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J Chem Phys. 2008 Jul 28;129(4):044505. doi: 10.1063/1.2951993.

Quantitative time- and frequency-domain analysis of the two-pulse COSY revamped by asymmetric Z-gradient echo detection NMR experiment: Theoretical and experimental aspects, time-zero data truncation artifacts, and radiation damping.

Author information

1
Department of Medical Physics in Radiology, German Cancer Research Center (DKFZ), Neuenheimer Feld 280, D-69120 Heidelberg, Germany.

Abstract

The two-pulse COSY revamped by asymmetric Z-gradient echo detection (CRAZED) NMR experiment has the basic form 90 degrees -Gdelta-t(rec)-beta-nGdelta-t(rec)-FID, with a phase-encoding gradient pulse G of length delta applied during the evolution time tau for transverse magnetization, readout pulse beta, rephasing gradient nGdelta, and recovery time t(rec) prior to acquisition of the free-induction decay. Based on the classical treatment of the spatially modulated dipolar demagnetizing field and without invoking intermolecular multiple-quantum coherence, a new formulation of the first-order approximation for the theoretical solution of the nonlinear Bloch equations has been developed. The nth-order CRAZED signal can be expressed as a simple product of a scaling function C(n)(beta,tau) and a signal amplitude function A(n)(t), where the domain t begins immediately after the beta pulse. Using a single-quantum coherence model, a generalized rf phase shift function has also been developed, which explains all known phase behavior, including nth-order echo selection by phase cycling. Details of the derivations are provided in two appendices as supplementary material. For n>1, A(n)(t) increases from zero to a maximum value at t=t(max) before decaying and can be expressed as a series of n exponential decays with antisymmetric binomial coefficients. Fourier transform gives an antisymmetric binomial series of Lorentzians, where the composite lineshape exhibits negative wings, zero integral, and a linewidth that decreases with n. Analytical functions are presented for t(max) and A(n)(t(max)) and for estimating the maximal percent error incurred for A(n)(t(max)) when using the first-order model. The preacquisition delay Delta=delta+t(rec) results in the loss of the data points for t=0 to Delta. Conventional Fourier transformation produces time-zero truncation artifacts (reduced negative wing amplitude, nonzero integral, and reduced effective T(2) ( *)), which can be avoided by time-domain fitting after right shifting the data by Delta. A doped water sample (9.93 mM NiSO(4), 10 mm sample tube) was used to study the behavior of the CRAZED signal for n=1-4 with beta=90 degrees at 7 T (300 MHz (1)H frequency) as a function of Delta, with and without radiation damping. Pulse-acquire experiments were used to determine the relaxation times (T(1)=61.8 ms and T(2) ( *)=29.7 ms), and the radiation damping time constant T(rd)=18.5 ms. When experimental CRAZED data sets were right shifted by Delta, excellent least-squares fits to the first-order model function were obtained for all n using a minimal set of free variables. Without radiation damping the fitted T(2) ( *)values (29.7-30.2 ms) agreed with the reference value. With radiation damping the fitted effective T(2) ( *) values were 16.2 ms for a 90 degrees pulse-acquire experiment and 18.8-20.2 ms for the CRAZED experiment with n=1-4 and signal amplitudes spanning a range of 10(5).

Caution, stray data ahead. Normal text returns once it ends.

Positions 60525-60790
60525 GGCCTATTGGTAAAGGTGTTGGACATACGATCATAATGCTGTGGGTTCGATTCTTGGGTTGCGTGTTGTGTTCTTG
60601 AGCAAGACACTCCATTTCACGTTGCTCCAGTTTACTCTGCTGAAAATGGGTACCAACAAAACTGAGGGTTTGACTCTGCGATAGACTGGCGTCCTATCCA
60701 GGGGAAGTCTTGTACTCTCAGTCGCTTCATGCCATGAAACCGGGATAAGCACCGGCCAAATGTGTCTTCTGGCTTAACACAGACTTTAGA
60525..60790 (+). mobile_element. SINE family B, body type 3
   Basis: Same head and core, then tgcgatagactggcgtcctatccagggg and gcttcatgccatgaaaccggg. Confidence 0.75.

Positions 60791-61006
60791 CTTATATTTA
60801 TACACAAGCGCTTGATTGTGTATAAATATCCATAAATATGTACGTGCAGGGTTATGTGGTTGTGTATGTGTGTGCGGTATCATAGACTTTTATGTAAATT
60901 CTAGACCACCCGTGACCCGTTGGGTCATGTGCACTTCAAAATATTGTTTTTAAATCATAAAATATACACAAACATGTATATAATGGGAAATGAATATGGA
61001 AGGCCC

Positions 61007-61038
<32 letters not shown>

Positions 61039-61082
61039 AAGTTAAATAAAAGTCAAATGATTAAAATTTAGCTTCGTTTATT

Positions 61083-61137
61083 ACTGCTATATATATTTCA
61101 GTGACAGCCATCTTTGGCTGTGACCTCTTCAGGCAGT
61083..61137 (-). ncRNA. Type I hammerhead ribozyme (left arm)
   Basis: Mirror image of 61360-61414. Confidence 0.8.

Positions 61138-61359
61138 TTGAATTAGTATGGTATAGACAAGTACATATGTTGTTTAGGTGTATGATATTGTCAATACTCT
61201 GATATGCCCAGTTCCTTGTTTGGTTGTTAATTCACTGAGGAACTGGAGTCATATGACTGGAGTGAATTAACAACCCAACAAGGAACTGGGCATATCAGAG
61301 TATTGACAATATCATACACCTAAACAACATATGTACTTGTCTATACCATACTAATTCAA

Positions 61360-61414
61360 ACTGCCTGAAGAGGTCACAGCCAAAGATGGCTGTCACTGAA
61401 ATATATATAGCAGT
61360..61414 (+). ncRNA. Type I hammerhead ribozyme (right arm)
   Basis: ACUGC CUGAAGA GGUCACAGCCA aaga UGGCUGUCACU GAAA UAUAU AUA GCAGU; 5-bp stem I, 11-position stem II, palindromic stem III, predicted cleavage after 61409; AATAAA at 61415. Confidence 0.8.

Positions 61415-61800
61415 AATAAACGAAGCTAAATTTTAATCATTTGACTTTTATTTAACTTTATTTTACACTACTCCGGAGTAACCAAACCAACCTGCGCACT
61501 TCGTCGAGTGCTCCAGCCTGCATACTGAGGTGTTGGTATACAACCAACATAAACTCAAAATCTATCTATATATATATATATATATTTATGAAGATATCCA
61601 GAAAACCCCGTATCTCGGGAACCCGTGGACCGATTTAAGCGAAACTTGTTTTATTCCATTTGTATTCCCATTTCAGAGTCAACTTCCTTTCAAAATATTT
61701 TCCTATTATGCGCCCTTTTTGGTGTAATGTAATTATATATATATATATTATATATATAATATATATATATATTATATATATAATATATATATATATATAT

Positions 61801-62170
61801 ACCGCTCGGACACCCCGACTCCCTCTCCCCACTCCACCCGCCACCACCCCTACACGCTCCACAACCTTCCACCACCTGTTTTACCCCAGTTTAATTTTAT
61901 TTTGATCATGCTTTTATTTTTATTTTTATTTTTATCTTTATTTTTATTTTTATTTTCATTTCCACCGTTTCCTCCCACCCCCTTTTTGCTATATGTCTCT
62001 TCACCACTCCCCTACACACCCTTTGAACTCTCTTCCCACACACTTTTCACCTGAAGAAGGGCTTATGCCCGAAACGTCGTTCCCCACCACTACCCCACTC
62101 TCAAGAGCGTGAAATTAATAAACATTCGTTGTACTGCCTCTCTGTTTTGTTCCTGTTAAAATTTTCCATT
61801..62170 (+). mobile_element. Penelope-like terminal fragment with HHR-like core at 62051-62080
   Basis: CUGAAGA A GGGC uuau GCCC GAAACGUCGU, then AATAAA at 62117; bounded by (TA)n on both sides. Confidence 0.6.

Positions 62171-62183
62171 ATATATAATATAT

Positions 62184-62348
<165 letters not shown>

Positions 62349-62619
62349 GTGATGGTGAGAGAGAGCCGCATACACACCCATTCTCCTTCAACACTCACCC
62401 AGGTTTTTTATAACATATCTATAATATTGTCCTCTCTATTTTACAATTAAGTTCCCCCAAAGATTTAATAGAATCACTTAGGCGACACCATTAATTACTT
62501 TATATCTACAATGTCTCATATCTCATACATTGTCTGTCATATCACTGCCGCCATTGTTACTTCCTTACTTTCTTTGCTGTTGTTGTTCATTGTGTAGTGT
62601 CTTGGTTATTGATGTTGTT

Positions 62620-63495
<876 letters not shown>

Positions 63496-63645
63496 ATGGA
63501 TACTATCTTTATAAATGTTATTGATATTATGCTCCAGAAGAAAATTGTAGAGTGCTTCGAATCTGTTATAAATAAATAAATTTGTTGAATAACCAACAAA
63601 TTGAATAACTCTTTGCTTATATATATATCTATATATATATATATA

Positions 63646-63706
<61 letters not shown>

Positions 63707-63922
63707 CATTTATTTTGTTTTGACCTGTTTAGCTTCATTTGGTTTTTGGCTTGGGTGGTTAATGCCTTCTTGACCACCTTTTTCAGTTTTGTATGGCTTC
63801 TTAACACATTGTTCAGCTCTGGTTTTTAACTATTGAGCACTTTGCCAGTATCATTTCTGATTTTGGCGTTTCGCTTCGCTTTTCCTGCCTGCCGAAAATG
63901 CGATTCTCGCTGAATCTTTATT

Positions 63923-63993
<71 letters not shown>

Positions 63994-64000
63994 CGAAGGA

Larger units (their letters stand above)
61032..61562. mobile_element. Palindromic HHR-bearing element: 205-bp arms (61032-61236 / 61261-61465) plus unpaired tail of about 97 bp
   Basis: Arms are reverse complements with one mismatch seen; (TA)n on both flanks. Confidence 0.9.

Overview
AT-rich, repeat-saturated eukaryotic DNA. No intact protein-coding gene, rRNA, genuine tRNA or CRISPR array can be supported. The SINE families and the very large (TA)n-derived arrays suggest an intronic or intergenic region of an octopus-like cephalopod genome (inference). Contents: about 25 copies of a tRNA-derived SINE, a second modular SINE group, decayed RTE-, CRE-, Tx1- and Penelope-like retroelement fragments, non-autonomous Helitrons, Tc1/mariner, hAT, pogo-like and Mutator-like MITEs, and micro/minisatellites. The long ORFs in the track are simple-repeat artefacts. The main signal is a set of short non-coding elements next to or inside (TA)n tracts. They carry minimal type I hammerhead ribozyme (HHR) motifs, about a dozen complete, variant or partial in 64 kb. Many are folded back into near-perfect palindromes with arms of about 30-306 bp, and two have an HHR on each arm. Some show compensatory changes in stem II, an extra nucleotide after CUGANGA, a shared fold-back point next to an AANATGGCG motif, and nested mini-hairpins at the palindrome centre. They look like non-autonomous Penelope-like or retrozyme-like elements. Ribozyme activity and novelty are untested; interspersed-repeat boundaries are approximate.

PMID:
18681658
DOI:
10.1063/1.2951993
[Indexed for MEDLINE]

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